Be careful what you wish for

There have been various machinations of late that seem to be lining the markets up for bad news.  The latest being Ben Bernanke saying that the US economy faces “unusually uncertain” prospects, and that the Federal Reserve Bank was ready to take further steps to bolster growth if needed.
 
The UK is taking a similar stance in rhetoric and perhaps hinting at the potential for a double dip recession, with the unwanted addition of having to deal with a touch of inflation. I’m not convinced that we will see a technical recession of two quarters of negative GDP numbers from either country triggering a double dip recession.  That’s not really the point, though.  
 
I am more convinced that the ‘extended period’ of low interest rates and a rocky period of recovery, perhaps with a single quarter of negative growth here and there, will be the outlook for the next 12 to 18 months.  After that we could be in for a more intense recovery period than perhaps is currently on the cards.

 

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I am concerned that the central banks are caught on the back foot and that they will be fighting inflation, but I guess that’s a bit of a daydream for most of those policy makers at the moment.  Be careful what you wish for!  Whilst an economy in the doldrums may cause a few restless nights on how to re-ignite the fire, it does at least give you time to evaluate choices; compare that to an economy tinder dry awaiting a spark.  I just hope that all the fire fighters of nearly three decades ago are still around, otherwise “those who cannot remember the past are condemned to repeat it”.  Ever seen US interest rates at 20 percent?  History has and I hope I don’t fall victim to Santayana’s words!
 
In my view, governments around the world have a small window of opportunity to get their finances in order, or at least force through the spending controls needed to put their respective economies on a sure footing to be able to cope with an uptick in interest rates and the corresponding surge in the cost of funding their expanded borrowings.  It could be translated to a general advice for the average man on the street: get your borrowing and spending in order before the costs spiral out of control.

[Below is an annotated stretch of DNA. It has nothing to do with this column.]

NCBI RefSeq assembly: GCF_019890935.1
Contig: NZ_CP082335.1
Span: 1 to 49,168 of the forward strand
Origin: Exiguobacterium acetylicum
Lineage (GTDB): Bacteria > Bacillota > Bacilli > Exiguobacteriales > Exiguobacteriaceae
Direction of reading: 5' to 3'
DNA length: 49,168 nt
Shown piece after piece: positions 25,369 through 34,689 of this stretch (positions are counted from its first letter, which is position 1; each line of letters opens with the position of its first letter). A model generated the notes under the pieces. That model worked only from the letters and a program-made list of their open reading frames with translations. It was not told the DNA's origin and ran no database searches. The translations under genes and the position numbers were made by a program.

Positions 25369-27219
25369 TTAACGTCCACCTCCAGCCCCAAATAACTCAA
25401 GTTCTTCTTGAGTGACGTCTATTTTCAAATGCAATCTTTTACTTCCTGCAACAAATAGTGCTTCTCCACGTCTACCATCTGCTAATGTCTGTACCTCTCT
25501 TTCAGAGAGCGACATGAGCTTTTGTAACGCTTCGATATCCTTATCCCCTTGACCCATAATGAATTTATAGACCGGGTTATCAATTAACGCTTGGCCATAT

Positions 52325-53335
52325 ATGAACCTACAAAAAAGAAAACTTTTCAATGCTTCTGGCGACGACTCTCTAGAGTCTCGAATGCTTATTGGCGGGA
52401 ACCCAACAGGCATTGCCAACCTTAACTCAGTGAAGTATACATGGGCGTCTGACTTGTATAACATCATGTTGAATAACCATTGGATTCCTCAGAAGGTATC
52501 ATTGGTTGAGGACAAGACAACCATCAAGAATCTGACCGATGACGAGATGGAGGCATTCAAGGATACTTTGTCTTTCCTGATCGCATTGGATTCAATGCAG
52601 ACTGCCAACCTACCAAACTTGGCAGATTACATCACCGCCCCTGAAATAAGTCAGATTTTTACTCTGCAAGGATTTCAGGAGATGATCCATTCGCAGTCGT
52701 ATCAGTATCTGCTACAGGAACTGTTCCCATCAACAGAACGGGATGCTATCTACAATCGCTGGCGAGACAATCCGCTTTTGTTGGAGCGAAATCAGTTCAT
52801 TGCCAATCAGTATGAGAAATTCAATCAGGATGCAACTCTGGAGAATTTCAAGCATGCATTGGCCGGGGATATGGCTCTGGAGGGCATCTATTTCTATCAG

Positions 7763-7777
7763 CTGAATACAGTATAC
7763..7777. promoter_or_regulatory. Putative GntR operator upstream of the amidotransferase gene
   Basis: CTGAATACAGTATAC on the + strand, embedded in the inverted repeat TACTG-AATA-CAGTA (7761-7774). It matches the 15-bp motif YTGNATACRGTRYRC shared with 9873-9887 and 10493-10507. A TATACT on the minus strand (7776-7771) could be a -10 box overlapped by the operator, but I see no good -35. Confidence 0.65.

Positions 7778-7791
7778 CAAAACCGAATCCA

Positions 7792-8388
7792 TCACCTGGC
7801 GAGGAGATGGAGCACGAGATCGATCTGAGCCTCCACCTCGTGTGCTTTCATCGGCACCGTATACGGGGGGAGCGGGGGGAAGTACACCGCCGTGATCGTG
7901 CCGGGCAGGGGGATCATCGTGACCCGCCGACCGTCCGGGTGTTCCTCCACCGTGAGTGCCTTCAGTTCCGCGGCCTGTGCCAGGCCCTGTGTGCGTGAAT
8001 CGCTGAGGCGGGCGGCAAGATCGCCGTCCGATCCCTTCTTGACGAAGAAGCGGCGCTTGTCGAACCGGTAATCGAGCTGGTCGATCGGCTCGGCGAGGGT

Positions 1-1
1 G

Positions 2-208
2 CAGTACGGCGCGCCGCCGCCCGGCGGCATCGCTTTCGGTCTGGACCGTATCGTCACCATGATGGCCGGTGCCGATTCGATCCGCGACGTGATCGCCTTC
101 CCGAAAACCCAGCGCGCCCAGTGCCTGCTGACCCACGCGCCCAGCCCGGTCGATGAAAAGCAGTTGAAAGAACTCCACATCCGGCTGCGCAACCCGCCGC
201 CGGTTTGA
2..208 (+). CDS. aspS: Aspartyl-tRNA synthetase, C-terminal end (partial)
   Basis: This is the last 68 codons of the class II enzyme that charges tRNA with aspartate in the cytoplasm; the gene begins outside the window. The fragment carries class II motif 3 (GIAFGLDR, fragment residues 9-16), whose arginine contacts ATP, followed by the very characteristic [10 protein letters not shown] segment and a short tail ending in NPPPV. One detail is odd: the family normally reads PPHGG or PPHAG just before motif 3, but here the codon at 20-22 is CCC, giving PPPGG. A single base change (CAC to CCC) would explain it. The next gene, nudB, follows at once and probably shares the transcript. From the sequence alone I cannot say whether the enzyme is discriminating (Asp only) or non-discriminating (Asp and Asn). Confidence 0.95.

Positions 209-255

It is this very reason that markets are very wary of property – we may see a downward drag on prices as the (un) affordability of loans accelerates with an increase in interest rates.  The US may be better placed for an uptick in mortgage rates as historically they have seen a lot more fixed rate loans accepted and offered by banks. The UK is highly volatile with an opposite approach, the majority preferring a floating rate which may somewhat temper a Bank of England decision to raise rates when needed.
 
On to numbers, at the time of writing the biggest gaining currencies this month were Swiss francs at a gain over the dollar of 5.5 per cent, Japanese Yen at 4.46 per cent and the euro putting in a respectable 3.6 per cent.
 
Even the Chinese Yuan has seen a large reversal in expectations of future growth, although at the current levels it sits at it’s a relatively cheap bet to take.

Disclaimer: The views expressed are the opinions of the writer and whilst believed reliable may differ from the views of Butterfield Bank (Cayman) Limited. The Bank accepts no liability for errors or actions taken on the basis of this information.

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Money Markets by Butterfield Bank’s Phil Turnbull

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